Coming to the bill itself, the amendments are contentious. One of the major clauses deals with doing away with the consent of affected families, which, in effect, means expropriation of land rather than acquisition. How can a transaction be equitable if it is conducted without the informed consent of one of the parties, in this case, not just the landowner but also those who depend on the land for their livelihood? The right of the individual citizen has been trampled on by the might of the state.
In India, the clique of the rich and the powerful is very strong. When it comes to other people’s land, they are very generous. But when it comes to themselves, they would never want to part with land, even if the land does not belong to them. Take the elite Delhi Golf Club. The land there belongs to the Central government; try taking that to build an AIIMS. All hell will break loose and even the might of the state will not be able to do anything. Indian democracy works on the principle of vote of the poor, and rule of the rich.
The new bill also purportedly says that SIA is not required. An SIA is meant to examine whether the proposed acquisition serves a public purpose, estimate the number of affected families and those displaced as well as the extent of land to be affected and the impact on livelihoods. Doing away with these provisions destroys the roadmap for effective resettlement and rehabilitation. The bill also allows multi-cropped, irrigated land to be acquired, jeopardising food security.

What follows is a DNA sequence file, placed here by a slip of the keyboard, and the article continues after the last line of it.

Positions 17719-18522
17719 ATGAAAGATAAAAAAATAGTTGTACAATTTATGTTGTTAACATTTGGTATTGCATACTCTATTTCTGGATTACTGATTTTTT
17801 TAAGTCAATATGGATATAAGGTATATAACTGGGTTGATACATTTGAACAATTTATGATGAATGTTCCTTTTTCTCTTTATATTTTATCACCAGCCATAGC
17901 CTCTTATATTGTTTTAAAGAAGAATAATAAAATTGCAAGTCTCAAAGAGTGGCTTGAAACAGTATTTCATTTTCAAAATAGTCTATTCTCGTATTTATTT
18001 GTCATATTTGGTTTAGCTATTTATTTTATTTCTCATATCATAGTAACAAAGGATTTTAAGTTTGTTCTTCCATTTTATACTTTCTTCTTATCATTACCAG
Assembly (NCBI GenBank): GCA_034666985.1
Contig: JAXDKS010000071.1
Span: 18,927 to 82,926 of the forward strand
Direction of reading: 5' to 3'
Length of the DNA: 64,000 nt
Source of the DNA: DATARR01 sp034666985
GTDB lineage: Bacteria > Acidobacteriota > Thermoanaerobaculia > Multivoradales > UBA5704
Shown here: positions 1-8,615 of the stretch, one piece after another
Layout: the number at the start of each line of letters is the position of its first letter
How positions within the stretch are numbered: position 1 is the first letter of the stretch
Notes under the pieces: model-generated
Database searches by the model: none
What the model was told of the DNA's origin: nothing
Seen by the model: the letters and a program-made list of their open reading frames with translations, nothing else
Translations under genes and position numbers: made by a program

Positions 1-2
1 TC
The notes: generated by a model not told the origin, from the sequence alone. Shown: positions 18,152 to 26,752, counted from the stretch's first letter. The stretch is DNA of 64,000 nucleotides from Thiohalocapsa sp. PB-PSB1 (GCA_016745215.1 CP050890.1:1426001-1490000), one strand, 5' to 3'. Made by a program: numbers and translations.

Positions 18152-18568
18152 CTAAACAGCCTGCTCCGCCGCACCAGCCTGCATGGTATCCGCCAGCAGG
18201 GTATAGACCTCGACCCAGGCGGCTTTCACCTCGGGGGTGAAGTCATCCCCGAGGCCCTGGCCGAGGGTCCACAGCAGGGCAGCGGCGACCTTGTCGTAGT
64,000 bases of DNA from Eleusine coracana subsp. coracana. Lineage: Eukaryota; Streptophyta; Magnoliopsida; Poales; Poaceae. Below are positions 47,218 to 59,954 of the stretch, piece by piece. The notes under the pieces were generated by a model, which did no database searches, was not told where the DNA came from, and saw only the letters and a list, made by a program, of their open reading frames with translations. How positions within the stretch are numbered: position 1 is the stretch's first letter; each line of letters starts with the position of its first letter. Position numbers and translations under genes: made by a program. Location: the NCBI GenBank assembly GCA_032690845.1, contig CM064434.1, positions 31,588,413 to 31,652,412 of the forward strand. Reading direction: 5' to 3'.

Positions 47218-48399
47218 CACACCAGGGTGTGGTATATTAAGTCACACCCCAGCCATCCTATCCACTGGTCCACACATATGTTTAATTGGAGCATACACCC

The government has thus reinforced the principle of eminent domain. What it forgets is that the power of the state cannot be used to take away the livelihood of farmers, without concomitant measures. We should ask how we landed up in this situation. Previously, huge tracts of land were acquired for the government’s defence and infrastructure projects (for instance, the Bhilai steel plant, the Bhakra Nangal Dam and the Tehri Dam). The terrible experience that farmers have had when their lands were taken over — especially in the case of SEZs, where industrialists grabbed thousands of acres to build their island empires — makes them hesitant to talk about it now.
When it comes to emotive issues like land, public memory is very sharp. How can we forget that the Mahabharata was fought over the issue of land: when Lord Krishna asked Duryodhan to give the Pandavas at least five villages, Duryodhan refused, saying he would not part with land even the size of a needle-tip, and would prefer to go to war instead. The arrogance of the Kauravas led to an epic battle, where both sides lost. Yet in the land of the Mahabharata, we continue to be blind to the lessons of the epic.
The writer is former Union railway minister and TMC MP in the Lok Sabha.